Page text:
It’s once again that time of year. What is your New Year’s resolution? is now being asked of you by friends, family, and coworkers after champagne bottles and party balls have been popped.
Some people adore the custom of making a resolution every January 1. Others claim it’s a waste of effort because by mid-March, most resolutions have already failed. Despite the depressing statistics, there is a rationale to joining the New Year’s resolution trend.
My colleagues and I have proved that you are especially driven to work toward your goals on days that signal new beginnings, such as New Year’s Day, your birthday, and even Mondays, because you feel like you can put the past behind you.
You may have intended to stop smoking, get in shape, or start going to bed at a respectable hour last year but failed to do so. With the beginning of a new year, you can put those mistakes behind you and promise yourself that the new you will be better.
It may sound naive, but the ability to move past failures and start again is actually incredibly useful. After all, you can’t achieve anything if you don’t try, and many worthwhile objectives can be challenging to achieve the first time.
Behavioral scientists have uncovered a variety of strategies that can help you increase the likelihood that you will keep your 2023 New Year’s resolution. These strategies work best if you’ve selected a specific, manageable aim. That means you should make specific objectives instead of general ones like “I’ll exercise more,” like “I’ll work out four times a week.”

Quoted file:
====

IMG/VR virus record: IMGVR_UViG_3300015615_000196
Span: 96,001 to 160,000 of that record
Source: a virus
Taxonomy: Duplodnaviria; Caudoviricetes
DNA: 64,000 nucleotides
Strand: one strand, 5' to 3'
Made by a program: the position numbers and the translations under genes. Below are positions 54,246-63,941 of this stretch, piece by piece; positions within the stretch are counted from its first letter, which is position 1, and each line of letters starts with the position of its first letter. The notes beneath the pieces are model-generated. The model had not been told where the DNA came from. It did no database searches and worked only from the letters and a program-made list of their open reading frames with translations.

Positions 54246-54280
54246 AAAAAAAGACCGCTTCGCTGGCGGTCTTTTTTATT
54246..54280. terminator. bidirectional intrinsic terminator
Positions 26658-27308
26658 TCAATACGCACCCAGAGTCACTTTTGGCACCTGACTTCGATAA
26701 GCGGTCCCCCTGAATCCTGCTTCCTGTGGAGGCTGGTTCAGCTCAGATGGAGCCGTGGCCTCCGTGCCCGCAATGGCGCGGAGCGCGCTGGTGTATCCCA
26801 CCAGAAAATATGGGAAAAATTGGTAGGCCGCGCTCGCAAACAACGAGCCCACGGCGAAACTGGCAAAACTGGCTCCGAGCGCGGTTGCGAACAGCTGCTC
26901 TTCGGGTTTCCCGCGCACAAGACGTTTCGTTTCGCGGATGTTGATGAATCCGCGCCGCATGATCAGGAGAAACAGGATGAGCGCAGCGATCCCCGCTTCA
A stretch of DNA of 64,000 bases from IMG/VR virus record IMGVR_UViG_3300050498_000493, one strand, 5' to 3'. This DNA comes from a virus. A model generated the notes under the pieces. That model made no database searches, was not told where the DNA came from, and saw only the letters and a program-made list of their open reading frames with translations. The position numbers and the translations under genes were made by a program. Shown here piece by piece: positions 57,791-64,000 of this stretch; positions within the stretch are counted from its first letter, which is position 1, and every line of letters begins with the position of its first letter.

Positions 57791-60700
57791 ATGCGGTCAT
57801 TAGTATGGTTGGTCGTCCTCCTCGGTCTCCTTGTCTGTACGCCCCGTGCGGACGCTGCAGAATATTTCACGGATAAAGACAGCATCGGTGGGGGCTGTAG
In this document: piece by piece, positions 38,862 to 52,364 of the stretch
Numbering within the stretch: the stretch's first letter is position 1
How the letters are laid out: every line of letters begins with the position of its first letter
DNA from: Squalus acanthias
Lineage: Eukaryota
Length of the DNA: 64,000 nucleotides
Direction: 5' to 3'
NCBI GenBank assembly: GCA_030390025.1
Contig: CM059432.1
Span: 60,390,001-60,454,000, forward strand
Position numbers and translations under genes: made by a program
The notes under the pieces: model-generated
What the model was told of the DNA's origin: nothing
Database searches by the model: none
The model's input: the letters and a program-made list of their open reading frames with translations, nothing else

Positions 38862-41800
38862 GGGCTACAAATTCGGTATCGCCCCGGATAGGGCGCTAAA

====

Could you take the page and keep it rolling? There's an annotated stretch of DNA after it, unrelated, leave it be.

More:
Here are my top five scientific pointers from my book “How to Change: The Science of Getting from Where You Are to Where You Want to Be” for keeping your resolutions.
5. Create a cue-based strategy.
According to study, include a cue in your strategy can help you recall when to act, much as cues inform Broadway performers when to enter the stage. Include specifics about how and where you’ll follow through.
It would be too ambiguous to say, “I’ll meditate on weekdays,” if your New Year’s pledge is to meditate five days per week. However, a cue-based strategy such as “I’ll meditate at work on weekdays during my lunch break” would be appropriate.
Planning when and where you’ll carry out your resolution helps you remember it when the time is right and makes you feel guilty if you forget. (Creating a digital reminder and adding your plan on the calendar wouldn’t hurt either.) Planning in detail can also help you recognize and avoid potential pitfalls, so if you intend to meditate over lunch, you’ll be sure to turn down an offered lunch meeting.
4. Take a look at a penalty clause
Although it may sound evil, making sure you’ll pay a price if you don’t keep your New Year’s resolutions can be really effective.
One simple approach to do this is to inform a few people what your objective is so that you’ll feel guilty if they check back later and discover you haven’t achieved it. (Informing all of your social media followers would make it even riskier.)
Putting real money on the line is a worse punishment than embarrassment, and there is strong evidence that achievement is motivated by self-imposed economic penalties. You and a friend can wager on whether you’ll keep your New Year’s resolution or lose money.
In contrast, technology can be useful. Websites like StickK.com and Beeminder.com offer you to stake money that, if you don’t meet a target, you’ll have to give to charity. Just designate a referee and decide what is at risk.
Simple logic explains why this is effective. We make judgments based on incentives, and punishments are even more persuasive than rewards. We’re used to having outside parties (governments, health insurance providers, neighborhood organizations) penalize us for our mistakes, but this time you’re fining yourself.